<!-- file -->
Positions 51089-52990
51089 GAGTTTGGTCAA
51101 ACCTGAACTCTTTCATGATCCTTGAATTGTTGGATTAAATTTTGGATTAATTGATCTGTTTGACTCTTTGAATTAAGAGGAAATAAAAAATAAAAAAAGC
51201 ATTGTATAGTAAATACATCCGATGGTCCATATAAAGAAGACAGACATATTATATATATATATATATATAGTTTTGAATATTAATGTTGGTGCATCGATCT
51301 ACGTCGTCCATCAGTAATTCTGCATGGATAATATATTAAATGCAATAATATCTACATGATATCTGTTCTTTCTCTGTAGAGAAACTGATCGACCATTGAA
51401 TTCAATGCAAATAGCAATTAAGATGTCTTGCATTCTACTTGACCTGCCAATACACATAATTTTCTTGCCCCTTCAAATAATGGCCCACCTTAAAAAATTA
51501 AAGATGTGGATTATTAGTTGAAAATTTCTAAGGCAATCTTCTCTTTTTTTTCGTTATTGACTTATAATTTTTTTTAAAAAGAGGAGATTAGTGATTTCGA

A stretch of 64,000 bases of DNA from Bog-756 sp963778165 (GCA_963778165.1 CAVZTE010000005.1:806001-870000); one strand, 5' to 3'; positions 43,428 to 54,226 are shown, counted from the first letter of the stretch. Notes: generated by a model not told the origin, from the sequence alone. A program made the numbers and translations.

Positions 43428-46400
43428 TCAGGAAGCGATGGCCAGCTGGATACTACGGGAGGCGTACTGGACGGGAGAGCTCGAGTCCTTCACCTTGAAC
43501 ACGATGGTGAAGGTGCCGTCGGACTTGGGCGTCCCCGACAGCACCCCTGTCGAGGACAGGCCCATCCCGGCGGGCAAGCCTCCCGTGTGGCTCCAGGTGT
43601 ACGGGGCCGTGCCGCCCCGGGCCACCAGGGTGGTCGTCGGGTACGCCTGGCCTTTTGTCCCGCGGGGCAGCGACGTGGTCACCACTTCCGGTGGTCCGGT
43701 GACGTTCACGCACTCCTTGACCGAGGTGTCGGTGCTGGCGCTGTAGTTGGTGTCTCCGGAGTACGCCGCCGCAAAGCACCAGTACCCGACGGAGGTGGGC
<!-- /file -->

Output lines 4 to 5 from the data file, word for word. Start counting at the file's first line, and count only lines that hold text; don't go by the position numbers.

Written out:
51201 ATTGTATAGTAAATACATCCGATGGTCCATATAAAGAAGACAGACATATTATATATATATATATATATAGTTTTGAATATTAATGTTGGTGCATCGATCT
51301 ACGTCGTCCATCAGTAATTCTGCATGGATAATATATTAAATGCAATAATATCTACATGATATCTGTTCTTTCTCTGTAGAGAAACTGATCGACCATTGAA